Why do animals hiccup?

Science writer Stuart Blackman answers your wild question.

A
a
-
Hiccups help tadpoles to transition into frogs

Hiccups help tadpoles to transition into frogs © Sirachai Arungrugstichai / Moment / Getty

 

Hiccups are at least as intriguing as they are inconvenient. These noisy gulps and/or belches induced by involuntary contractions of the diaphragm seem to be far from useful in adults, but there’s evidence that they serve to help expel air from the stomach in suckling infant mammals.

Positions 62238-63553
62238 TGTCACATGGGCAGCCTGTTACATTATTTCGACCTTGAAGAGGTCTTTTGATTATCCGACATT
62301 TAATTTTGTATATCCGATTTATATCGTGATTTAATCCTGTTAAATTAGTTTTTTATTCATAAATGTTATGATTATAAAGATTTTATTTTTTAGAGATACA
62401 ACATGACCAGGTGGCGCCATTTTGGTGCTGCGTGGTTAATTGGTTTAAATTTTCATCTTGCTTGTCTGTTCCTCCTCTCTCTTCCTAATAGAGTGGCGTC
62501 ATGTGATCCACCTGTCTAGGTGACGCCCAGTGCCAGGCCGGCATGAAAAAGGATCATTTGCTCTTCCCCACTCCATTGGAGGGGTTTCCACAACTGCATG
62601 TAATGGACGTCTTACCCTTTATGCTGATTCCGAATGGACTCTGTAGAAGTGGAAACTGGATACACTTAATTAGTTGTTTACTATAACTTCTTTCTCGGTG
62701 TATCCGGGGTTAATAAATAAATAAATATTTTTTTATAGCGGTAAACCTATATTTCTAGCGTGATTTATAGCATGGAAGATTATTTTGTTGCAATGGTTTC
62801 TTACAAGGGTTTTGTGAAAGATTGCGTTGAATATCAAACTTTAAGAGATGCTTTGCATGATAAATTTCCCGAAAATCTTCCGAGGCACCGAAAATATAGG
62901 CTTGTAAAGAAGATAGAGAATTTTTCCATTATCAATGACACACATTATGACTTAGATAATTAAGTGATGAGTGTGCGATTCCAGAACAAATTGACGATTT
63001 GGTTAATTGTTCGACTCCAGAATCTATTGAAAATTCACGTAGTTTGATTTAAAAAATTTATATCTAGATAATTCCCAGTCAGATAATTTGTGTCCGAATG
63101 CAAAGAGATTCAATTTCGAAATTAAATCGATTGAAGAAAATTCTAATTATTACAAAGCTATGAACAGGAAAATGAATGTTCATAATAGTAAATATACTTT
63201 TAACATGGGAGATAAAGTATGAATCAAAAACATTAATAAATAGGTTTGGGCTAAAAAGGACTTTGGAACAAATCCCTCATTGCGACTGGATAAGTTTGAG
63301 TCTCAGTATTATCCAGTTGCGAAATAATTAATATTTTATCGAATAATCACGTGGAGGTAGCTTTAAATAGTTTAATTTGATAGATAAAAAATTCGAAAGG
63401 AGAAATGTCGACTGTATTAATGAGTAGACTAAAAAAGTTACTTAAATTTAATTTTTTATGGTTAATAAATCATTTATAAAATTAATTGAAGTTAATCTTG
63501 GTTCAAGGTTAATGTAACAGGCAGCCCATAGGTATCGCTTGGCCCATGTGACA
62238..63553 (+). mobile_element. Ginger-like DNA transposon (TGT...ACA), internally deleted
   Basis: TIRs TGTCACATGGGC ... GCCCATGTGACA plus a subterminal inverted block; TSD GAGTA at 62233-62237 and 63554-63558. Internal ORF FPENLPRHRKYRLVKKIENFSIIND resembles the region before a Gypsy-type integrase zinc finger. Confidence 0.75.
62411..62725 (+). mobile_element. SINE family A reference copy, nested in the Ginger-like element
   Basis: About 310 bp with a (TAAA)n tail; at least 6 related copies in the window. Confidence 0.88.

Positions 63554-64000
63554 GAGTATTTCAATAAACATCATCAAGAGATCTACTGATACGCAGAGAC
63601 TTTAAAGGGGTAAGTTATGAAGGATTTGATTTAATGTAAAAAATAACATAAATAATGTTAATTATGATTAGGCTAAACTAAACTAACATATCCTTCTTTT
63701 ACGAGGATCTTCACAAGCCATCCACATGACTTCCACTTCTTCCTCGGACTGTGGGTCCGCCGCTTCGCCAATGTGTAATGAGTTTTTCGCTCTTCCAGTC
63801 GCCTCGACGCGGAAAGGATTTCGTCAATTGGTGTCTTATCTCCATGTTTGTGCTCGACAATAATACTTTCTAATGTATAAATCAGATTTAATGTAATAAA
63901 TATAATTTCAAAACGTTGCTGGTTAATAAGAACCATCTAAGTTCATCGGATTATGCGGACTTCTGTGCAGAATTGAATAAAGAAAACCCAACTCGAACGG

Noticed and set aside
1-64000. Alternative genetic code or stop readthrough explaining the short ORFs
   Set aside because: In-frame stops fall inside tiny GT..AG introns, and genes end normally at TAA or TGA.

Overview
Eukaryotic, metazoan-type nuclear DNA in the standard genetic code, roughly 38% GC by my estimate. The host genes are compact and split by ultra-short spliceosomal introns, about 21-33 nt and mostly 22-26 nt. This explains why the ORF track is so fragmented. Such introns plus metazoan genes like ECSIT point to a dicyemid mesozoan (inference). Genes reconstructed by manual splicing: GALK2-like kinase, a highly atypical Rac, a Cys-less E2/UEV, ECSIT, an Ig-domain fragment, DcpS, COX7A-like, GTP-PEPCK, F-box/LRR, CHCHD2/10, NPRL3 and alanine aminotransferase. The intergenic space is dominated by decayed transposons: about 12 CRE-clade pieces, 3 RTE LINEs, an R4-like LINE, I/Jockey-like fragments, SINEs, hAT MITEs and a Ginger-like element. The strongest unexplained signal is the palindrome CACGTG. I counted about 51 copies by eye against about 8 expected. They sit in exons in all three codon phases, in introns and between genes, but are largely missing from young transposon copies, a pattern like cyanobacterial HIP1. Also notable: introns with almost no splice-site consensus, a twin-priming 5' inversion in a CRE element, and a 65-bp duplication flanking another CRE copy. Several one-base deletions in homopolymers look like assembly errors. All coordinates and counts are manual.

Indeed, we get hiccups less often as we age. They might have truly ancient evolutionary origins. A hiccup-like reflex enables tadpoles to divert water to the gills and air to the lungs as they transition to air-breathing adults – just as our piscine ancestors would have had to do on the way to conquering the land.

 

Click here to read more of our Wildlife Q&As.

Do you have a wildlife question you’d like answered? Email your question to wildquestions@immediate.co.uk or post it to Q&A, BBC Wildlife Magazine, Immediate Media Company, 2nd Floor, Tower House, Fairfax Street, Bristol, BS1 3BN

 

We use cookies to improve your experience of our website. Cookies perform functions like recognising you each time you visit and delivering advertising messages that are relevant to you. Read more here